setTimeout(function(){ document.getElementById('foo').onclick=function(){} }, 20);


    If your GM script tried to do something "illegal", it stops silently. I like to console.log (firebug) every few lines to be sure that the whole script is executed.

  10. Mozilla supports fn.toSource() ,  and both Mozailla and IE support fn.toString();


    With these, you can override existing functions;


    elm.oldclick = elm.onclick;
    elm.onclick = function()
         eval( this.oldclick.toString().replace(/black/g,'white') );


    something like that.

  11. "submit" may not be a function, but is it an object?


    alert( typeof document.forms[frmName].submit );


    If it is, then you've probably fallen for an old trick,  naming the submit button "submit"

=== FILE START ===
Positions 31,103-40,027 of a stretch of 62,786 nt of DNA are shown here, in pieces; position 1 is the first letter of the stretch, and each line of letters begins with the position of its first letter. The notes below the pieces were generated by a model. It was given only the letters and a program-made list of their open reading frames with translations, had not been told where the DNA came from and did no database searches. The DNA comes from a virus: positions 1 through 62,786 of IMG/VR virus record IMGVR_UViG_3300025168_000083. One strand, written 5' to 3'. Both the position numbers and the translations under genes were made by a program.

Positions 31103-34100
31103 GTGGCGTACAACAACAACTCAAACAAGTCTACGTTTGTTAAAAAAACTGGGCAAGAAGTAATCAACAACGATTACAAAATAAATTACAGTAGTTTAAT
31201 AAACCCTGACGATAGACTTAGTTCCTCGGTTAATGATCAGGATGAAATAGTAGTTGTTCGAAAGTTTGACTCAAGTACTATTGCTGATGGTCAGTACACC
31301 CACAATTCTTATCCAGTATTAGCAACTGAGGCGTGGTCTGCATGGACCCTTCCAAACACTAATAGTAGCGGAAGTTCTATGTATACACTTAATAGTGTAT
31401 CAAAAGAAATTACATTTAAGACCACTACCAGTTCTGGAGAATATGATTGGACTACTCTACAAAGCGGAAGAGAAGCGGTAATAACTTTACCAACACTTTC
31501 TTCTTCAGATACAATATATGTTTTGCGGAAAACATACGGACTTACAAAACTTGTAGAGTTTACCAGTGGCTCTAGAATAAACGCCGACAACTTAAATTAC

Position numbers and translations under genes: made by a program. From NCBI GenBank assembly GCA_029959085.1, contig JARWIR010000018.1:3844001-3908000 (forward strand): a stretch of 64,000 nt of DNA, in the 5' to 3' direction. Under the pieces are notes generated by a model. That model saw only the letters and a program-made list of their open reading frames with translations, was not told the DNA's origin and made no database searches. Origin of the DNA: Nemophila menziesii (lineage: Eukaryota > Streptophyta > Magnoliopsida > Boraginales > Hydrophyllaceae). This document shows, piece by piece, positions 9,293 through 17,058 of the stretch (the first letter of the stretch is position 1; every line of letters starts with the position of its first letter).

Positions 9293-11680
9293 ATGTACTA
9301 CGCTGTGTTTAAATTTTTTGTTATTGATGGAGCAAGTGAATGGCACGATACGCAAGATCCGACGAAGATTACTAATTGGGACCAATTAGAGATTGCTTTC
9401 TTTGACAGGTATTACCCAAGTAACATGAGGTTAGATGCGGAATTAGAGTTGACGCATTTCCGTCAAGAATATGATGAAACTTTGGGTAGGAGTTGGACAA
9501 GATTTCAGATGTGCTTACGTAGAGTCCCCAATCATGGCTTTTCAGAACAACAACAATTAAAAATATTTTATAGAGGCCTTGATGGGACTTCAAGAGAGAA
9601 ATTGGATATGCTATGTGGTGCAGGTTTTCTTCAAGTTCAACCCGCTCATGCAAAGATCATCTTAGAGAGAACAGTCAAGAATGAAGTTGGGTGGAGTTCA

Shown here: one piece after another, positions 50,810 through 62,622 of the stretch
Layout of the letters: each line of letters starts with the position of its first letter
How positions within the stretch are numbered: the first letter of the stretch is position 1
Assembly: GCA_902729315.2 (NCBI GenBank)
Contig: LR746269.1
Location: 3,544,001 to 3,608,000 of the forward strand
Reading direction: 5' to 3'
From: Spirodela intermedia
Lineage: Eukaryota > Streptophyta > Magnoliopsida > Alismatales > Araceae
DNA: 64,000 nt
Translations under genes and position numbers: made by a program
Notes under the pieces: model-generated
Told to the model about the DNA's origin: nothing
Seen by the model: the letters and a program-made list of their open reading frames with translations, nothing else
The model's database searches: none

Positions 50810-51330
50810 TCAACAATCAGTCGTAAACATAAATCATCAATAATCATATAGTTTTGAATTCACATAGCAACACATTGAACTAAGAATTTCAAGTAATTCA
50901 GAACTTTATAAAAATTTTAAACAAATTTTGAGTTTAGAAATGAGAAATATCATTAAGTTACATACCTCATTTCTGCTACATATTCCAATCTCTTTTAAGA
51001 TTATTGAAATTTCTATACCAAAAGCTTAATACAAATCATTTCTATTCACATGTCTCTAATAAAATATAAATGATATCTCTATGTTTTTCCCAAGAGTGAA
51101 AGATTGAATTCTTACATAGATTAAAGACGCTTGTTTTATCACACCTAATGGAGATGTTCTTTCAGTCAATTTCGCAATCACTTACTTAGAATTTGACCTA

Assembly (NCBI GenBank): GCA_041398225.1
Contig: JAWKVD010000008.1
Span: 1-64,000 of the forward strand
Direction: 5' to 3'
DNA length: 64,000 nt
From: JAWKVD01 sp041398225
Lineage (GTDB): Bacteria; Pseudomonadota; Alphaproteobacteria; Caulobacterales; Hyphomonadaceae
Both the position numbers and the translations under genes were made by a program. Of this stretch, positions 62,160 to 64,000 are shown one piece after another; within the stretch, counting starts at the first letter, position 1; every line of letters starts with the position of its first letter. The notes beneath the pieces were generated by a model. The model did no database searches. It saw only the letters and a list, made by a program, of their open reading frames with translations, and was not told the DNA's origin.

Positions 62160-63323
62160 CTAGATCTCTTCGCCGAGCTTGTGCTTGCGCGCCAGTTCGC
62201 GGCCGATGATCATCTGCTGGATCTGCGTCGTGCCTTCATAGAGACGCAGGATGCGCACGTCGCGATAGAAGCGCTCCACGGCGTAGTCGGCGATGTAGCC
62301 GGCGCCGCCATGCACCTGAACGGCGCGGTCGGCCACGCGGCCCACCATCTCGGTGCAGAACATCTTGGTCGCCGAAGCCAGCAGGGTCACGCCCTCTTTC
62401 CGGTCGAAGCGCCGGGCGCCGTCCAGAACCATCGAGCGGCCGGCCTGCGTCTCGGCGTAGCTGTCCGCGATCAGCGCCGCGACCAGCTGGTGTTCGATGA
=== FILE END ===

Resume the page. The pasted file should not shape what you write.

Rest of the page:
<input type="submit" name="submit" value="submit"/>

      ...  don't do this!

    It overrides the native submit method with a reference to the form element.




    var phoneElementName  = document.forms[frmName].elements[fieldPhone].name;


    Doesn't phoneElementName == fieldPhone  ?  That seems strange to me.

  12. The validation error is probably because of the tags in the script:

      prev: '<span>Prev</span>'


    I'd imagine you'd get the same thing from

      prev: $("<span/>").html("Prev")


    You may want to try createElement, just to get the tag characters out of the way:



          prev: (function(e){ e.innerHTML="Prev"; return e;})(document.createElement('span'))

          next: (function(e){ e.innerHTML="Next"; return e;})(document.createElement('span'))